Villagers in Battambang province’s Ek Phnom district have filed complaints with provincial and district authorities accusing forestry officials of wrongfully banning them from using a 75-hectare area of forested land they say they have fished and farmed on since 1985.
Provincial fisheries officials confirmed that a ban existed but claimed that the complaining families have illegally cleared the forested property for farming.
Yin Mengly, provincial coordinator for local rights group Adhoc, said yesterday that 68 families from Prey Chas commune filed their complaints on Jan 29, saying they have not been allowed to use the land since December.
“They earn from 6 to 7 million riel a year from rice and other crops. If they fail to plant it, it will seriously affect their living standard,” Mr Mengly said, referring to an amount of money equal to about $1,500 to $1,750. “They planted rice since 1985.”
Pho Sam, 48, acting chief of Bak Prea village, said yesterday that villagers are still waiting to hear back from authorities so they can begin planting their crops.
“This time of year we plant rice, but we don’t have land,” he said.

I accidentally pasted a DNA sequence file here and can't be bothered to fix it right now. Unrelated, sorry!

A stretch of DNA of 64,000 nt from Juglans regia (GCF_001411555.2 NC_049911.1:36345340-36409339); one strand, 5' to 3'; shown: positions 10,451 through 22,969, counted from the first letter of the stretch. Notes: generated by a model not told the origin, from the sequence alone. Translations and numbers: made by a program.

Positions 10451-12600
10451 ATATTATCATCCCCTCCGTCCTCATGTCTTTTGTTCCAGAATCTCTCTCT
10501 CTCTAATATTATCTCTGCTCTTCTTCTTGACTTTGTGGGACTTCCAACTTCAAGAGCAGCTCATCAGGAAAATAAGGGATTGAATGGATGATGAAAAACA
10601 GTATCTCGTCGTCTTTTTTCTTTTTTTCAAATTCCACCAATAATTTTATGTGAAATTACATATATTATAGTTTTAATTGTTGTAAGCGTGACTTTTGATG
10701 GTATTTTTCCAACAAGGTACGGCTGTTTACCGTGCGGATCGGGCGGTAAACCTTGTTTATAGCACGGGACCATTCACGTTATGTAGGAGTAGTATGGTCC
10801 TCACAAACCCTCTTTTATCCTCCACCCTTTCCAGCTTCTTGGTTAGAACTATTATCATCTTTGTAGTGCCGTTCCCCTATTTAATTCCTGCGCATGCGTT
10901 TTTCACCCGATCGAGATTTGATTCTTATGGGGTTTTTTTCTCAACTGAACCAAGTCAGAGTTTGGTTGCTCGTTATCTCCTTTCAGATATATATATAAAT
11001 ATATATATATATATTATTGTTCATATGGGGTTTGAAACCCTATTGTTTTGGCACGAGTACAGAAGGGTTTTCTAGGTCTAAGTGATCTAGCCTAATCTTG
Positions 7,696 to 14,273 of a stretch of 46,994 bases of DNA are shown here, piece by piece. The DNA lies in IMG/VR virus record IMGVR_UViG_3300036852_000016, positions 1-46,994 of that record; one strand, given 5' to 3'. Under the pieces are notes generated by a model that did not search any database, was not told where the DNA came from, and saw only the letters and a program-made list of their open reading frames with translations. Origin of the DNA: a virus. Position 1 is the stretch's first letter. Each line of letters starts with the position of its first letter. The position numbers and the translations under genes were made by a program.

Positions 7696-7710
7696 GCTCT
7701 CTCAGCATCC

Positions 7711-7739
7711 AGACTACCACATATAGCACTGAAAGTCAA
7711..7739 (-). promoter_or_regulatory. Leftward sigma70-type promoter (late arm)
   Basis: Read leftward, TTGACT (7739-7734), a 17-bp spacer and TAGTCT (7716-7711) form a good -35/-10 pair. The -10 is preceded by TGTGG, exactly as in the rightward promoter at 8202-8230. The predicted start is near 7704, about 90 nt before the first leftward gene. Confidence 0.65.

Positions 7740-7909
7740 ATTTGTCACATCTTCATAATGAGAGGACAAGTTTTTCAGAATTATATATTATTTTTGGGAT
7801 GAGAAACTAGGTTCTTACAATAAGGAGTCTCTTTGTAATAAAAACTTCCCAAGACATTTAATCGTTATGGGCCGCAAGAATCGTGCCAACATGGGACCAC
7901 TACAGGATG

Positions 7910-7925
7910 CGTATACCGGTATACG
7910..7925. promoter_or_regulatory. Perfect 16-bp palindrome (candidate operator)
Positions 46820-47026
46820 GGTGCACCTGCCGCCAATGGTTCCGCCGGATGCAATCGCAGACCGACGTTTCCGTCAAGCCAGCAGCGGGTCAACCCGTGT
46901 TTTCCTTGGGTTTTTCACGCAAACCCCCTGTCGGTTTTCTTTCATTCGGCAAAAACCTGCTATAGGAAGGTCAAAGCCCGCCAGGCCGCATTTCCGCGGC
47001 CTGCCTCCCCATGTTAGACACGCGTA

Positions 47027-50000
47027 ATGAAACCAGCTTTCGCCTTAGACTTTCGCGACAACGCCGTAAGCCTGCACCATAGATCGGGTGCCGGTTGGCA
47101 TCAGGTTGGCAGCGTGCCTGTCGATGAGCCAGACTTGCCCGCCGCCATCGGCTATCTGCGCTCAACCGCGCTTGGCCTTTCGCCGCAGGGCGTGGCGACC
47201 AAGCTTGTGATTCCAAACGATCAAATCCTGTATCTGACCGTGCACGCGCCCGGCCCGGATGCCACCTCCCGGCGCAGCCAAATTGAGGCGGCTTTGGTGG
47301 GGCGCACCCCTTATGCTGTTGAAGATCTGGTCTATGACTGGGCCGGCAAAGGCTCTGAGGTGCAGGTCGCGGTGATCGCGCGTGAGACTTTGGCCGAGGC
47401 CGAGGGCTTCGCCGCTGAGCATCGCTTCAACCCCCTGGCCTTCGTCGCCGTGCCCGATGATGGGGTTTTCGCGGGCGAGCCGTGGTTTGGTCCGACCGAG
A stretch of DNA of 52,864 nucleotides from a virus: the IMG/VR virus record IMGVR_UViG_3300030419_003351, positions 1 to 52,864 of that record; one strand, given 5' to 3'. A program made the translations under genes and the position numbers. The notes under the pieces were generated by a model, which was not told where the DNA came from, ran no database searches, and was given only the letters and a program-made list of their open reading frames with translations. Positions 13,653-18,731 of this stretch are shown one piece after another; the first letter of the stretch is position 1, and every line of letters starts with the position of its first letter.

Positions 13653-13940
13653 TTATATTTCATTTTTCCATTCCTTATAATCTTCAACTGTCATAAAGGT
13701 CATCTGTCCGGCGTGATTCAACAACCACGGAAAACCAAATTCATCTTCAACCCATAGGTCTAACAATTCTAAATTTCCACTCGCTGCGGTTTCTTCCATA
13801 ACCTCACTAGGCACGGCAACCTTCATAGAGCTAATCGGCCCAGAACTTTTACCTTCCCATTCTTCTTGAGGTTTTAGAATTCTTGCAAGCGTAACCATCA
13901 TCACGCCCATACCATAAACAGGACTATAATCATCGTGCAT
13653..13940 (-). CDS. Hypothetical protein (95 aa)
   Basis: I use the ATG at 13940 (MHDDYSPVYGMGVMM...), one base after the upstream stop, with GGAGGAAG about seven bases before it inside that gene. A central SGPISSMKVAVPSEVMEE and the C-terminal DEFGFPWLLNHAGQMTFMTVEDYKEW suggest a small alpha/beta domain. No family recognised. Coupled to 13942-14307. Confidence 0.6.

Mr Sam said forestry officials first started ordering villagers not to use the land back in October, but residents stood their ground.
“We don’t agree to give this land because if we give this land we cannot catch fish in the area. The villagers depend on this land,” he said.
Provincial fisheries administration chief Heng Piseth said the villagers had to be banned from the area because they are clearing the forest to make way for farms.
“That place is a flooded forest area. They clear the forest for farming,” he said, adding villagers began clearing the forest three to four years ago.
“We banned them in order to make the flooded forest grow and provide a good shelter for the fish,” he said.
Deputy provincial governor Sieng Suthorng said he needed more time to investigate before offering a solution in the case.
“I will help to solve the problem, but I have to investigate,” he said.